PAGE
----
IBN's independence must‚ says UK
'This will free the investment board of pressure and curb nepotism'
The Himalayan Times
March 9, 2015
Kathmandu, March 8: The United Kingdom has wanted the legislative body to secure the independence of Investment Board Nepal from the political process and get it out of the government system as the prime minister-led body has become susceptible to nepotism.
Presenting evidence to the International Development Committee in the UK’s parliament last week, Desmond Swayne, Minister of State, Department for International Development, said the UK government would be expecting Nepal’s parliament to legislate on IBN and its independence soon. While the important part of its agenda required parliamentary intervention, the British government would be looking to help in the matter.
“The principal risk to IBN, which oversees mega projects, is that instead of very bright young people who are there on the basis of merit, somebody’s cousin gets the job because of their cousin’s position.That danger will always will be there, hence the need to reinforce and change the law by securing the independence of the Investment Board,” the UK parliament’s document quoted Swayne as saying.
To build the credibility of IBN, the political establishment must properly recognise its strength and importance and push through the agenda of securing the IBN’s independence from the political process, Swayne suggested.
DFID has been investing and building the IBN in terms of getting those high-powered, well-educated, experienced young people to return to Nepal and work for the board, he said, adding, “We want to change the law, parliament will be required to do that.”
Saying the UK government had spent a lot of money on elections in Nepal and that there was tremendous success, the minister in his reply to another query said, “Would we do that again? I doubt it. You are quite right that we need to move our attention elsewhere. There is no control experiment, but I wonder if we had invested in parliamentary strengthening whether we might have reached the constitutional target on 22 January.”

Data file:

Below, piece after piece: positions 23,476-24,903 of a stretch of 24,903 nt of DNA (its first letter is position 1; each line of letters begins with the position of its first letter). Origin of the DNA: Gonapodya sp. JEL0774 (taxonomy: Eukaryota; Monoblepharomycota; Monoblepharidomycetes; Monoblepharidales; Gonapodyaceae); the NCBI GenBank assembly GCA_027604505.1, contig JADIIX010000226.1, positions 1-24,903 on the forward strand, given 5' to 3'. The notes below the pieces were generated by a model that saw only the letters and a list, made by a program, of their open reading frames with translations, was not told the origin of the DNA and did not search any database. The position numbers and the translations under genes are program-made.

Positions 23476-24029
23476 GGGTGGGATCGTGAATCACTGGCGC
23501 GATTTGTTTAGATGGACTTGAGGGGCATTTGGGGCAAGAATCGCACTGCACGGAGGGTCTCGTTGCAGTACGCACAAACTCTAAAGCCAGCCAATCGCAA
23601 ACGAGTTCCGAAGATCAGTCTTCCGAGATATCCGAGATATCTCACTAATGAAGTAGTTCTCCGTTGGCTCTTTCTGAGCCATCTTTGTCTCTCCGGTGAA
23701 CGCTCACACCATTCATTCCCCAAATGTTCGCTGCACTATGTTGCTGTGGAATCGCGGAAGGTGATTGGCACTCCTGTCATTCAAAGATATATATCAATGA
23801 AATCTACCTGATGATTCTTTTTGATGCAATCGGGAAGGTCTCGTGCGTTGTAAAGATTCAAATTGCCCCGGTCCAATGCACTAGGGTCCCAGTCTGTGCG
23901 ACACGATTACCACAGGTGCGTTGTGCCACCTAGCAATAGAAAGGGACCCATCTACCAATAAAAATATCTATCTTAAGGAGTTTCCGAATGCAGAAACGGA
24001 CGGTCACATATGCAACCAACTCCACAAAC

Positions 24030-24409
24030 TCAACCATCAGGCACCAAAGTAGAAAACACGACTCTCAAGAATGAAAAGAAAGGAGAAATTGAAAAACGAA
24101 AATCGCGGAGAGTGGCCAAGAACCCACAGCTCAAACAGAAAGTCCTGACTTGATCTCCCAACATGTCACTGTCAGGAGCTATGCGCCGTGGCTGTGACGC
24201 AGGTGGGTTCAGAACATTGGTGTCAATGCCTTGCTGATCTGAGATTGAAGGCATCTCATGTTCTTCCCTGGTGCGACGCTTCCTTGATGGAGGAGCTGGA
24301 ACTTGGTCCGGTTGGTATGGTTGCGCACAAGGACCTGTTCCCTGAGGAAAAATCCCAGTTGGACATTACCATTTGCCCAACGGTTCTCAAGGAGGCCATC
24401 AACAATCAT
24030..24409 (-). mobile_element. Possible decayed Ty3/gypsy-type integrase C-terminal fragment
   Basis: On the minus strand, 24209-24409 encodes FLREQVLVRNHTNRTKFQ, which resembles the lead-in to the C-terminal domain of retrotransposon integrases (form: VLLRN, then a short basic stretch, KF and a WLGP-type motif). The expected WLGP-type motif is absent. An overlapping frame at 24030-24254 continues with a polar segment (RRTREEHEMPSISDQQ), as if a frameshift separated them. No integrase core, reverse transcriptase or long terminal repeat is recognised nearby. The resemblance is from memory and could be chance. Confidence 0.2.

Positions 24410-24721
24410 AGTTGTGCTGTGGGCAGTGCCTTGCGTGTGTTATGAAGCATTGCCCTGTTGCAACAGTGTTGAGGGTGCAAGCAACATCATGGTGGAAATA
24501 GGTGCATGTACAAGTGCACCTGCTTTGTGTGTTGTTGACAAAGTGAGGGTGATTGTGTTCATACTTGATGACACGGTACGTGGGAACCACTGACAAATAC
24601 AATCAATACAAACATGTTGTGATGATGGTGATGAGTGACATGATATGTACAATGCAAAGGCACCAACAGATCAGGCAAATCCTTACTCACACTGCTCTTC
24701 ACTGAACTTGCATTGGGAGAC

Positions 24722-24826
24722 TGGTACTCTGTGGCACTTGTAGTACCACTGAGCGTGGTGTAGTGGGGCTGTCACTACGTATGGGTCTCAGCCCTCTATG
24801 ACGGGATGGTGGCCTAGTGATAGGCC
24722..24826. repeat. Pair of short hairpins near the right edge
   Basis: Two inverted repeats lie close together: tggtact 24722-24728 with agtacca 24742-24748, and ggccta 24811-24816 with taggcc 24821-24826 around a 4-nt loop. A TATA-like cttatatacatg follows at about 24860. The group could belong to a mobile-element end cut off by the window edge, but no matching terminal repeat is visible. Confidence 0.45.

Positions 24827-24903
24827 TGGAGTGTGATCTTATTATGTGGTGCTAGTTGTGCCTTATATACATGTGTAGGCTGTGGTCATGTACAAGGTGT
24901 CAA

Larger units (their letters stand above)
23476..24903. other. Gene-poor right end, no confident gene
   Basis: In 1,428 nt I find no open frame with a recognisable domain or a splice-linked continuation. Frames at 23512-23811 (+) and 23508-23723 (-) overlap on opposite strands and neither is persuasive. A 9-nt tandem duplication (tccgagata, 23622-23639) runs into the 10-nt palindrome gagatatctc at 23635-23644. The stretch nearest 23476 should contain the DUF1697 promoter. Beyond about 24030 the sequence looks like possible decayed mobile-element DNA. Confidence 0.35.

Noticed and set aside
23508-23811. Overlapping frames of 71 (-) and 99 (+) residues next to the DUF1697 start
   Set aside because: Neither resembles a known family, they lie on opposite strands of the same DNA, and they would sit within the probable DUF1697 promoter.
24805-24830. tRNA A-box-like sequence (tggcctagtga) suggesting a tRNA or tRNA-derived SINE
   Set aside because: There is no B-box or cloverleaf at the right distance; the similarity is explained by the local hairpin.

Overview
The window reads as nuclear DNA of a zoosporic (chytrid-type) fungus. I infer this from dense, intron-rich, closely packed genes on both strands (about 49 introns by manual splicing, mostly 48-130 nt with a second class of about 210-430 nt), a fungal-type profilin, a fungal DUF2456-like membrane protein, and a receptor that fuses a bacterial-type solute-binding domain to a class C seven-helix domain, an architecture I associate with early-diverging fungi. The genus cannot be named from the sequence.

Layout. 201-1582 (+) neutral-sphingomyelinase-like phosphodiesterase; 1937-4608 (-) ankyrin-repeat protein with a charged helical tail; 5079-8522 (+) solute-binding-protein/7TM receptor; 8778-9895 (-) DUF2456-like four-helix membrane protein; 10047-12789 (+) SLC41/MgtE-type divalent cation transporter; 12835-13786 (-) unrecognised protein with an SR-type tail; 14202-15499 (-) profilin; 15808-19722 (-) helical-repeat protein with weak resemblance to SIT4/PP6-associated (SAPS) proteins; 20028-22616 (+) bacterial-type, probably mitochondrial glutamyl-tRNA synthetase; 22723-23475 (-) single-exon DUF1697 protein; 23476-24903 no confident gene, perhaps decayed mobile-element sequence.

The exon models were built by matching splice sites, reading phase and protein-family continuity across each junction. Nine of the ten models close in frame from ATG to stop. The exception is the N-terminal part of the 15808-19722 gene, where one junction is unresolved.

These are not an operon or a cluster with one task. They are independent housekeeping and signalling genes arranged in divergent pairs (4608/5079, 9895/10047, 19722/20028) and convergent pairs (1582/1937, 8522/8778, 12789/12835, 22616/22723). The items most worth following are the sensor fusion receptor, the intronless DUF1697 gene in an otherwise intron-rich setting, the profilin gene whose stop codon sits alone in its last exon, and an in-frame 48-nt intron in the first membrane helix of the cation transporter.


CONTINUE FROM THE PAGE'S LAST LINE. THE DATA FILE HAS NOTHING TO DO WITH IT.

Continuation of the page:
Responding to a query on the recent findings by the Independent Commission for Aid Impact that accused DFID’s fund of encouraging corruption in Nepal, the minister said that ICAI had been asked to give them more background as to how the researchers selected people and how they applied it. “We have not had an answer yet.” The minister also said that NGOs were as prone to corruption in a corrupt society as the government was.
According to him, the ICAI report’s principal thrust was that DFID should be more ambitious in its attempts, in its programmes throughout the world, to address petty corruption. “The irony is that in Nepal I would suggest the programme that drew so much of their criticism — the local government programme — is precisely such a model that drives forward change throughout society.”
Minister Swayne with Saul Walker, Head of Asia, Caribbean and Overseas Territories Directorate, DFID, and Mark Smith, Deputy Head, DFID Nepal replied to 67 queries raised by parliamentarians including Malcolm Bruce, Hugh Bayley, Fiona Bruce and Peter Luff on DFID’s work in Nepal as Britain being the third largest donor after the World Bank and Asian Development Bank spent € 104.7 million in 2013-14 and allocated € 89.8 million for 2014-15 on its bilateral aid programme.